Pediatric Research and Child Health

Intracerebral Hemorrhage in Neonates and Hereditary Thrombophilia

Author(s): Britta Gehrlein, Luciana Porto, Rolf L Schloesser, Doris Fischer

Background: Hemorrhage of the central nervous system in neonates is mostly associated with risk factors like early prematurity, way of delivery, birth trauma, vitamin K deficiency, hereditary hemophilia or acquired coagulopathy. However, in some patients the pathogenesis of ICH remains unclear. 
Patients and Methods: Cohort study of 27 term and near to term neonates with Intracerebral Hemorrhage (ICH). In the subgroup of patients without obvious risk factors for ICH (n=20), thrombophiliac diagnostic workup was performed. 
Results: 15 terms and 12 preterms (> 32 weeks GA) were examined. Way of delivery was cesarean section (n=12), assisted vaginal delivery (ventouse delivery; n=1, forceps delivery; n=3) or spontaneous (n=11). First clinical symptoms for ICH were isolated persistent abnormal body temperature (n=5) or seizures (n=14), or the combination of fever with seizures and/or paleness, muscular weakness and arterial hypotension. In this cohort study, known risk factors like birth asphyxia (n=4), vitamin K deficiency (n=1), hereditary haemophilia A (n=1) and traumatic brain injury (n=1) were identified. In 2 patients chromosomal anomalies (Prader Willi Syndrome resp. Noonan Syndrome) were diagnosed. For the remaining 18 patients; 7 cases with single or double hereditary thrombophilia (homozygous Protein S deficiency (n=1), Factor XII deficiency (n=2), Mutation in MTHFR Gene (C677T, A1298C) (n=3), Factor V Leiden Mutation (G1691A) (n=3), Prothrombin-Mutation (n=1) and Hyperhomocysteinaemia (n=1) were found.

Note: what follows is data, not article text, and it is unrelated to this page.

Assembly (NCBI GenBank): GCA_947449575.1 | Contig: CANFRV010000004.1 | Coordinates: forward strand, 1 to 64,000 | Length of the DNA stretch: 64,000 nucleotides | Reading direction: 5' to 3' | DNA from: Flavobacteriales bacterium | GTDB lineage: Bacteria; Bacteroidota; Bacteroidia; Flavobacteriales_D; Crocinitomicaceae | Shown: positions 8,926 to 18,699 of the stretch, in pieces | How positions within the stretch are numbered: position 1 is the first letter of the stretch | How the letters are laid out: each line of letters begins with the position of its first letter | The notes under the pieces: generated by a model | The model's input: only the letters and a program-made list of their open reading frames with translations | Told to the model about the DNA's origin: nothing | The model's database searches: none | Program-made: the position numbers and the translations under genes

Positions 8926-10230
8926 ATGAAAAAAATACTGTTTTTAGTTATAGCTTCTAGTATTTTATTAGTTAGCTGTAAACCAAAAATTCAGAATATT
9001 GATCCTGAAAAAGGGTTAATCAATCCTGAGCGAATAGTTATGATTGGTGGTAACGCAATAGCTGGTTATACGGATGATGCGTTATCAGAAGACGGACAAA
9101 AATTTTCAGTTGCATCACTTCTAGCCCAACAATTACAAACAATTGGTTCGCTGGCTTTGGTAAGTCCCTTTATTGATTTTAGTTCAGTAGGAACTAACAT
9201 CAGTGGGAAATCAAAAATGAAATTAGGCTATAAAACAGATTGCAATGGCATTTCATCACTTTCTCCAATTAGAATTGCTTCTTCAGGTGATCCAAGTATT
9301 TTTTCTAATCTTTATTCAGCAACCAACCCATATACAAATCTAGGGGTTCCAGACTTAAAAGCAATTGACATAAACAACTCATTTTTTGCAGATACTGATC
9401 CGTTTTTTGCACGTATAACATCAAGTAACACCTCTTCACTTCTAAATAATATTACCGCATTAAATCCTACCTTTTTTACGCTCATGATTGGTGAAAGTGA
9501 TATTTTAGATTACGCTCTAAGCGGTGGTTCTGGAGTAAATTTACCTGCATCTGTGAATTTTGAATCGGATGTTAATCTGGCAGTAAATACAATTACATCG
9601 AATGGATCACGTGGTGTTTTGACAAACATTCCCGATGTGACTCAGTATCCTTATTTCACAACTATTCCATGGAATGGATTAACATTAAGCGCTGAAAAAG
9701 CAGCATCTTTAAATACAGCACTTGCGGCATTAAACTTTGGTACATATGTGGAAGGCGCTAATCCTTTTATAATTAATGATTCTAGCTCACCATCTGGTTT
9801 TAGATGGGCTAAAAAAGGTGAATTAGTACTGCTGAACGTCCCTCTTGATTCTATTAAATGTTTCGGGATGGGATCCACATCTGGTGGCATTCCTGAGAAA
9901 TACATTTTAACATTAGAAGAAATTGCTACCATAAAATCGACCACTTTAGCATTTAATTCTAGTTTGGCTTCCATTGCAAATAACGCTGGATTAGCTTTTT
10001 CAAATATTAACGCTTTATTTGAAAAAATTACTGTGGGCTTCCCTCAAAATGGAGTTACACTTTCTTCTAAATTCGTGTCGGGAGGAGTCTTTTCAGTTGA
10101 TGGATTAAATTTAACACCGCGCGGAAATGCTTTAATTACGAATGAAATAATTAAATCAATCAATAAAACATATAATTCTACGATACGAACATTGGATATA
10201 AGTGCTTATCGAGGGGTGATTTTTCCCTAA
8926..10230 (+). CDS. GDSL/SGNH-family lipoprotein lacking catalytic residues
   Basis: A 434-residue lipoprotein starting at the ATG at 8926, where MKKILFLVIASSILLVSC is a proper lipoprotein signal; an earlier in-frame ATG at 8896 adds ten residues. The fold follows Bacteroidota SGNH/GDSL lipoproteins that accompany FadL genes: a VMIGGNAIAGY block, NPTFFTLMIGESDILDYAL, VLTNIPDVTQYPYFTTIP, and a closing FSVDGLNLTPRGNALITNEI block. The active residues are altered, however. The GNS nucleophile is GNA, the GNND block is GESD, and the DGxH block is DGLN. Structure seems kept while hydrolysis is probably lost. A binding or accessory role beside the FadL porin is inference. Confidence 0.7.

Conclusion: Herein, an association between hereditary thrombophilia and neonatal ICH was found. Further investigations are necessary to reveal the role of hereditary thrombophilia in the pathogenesis of neonatal ICH.

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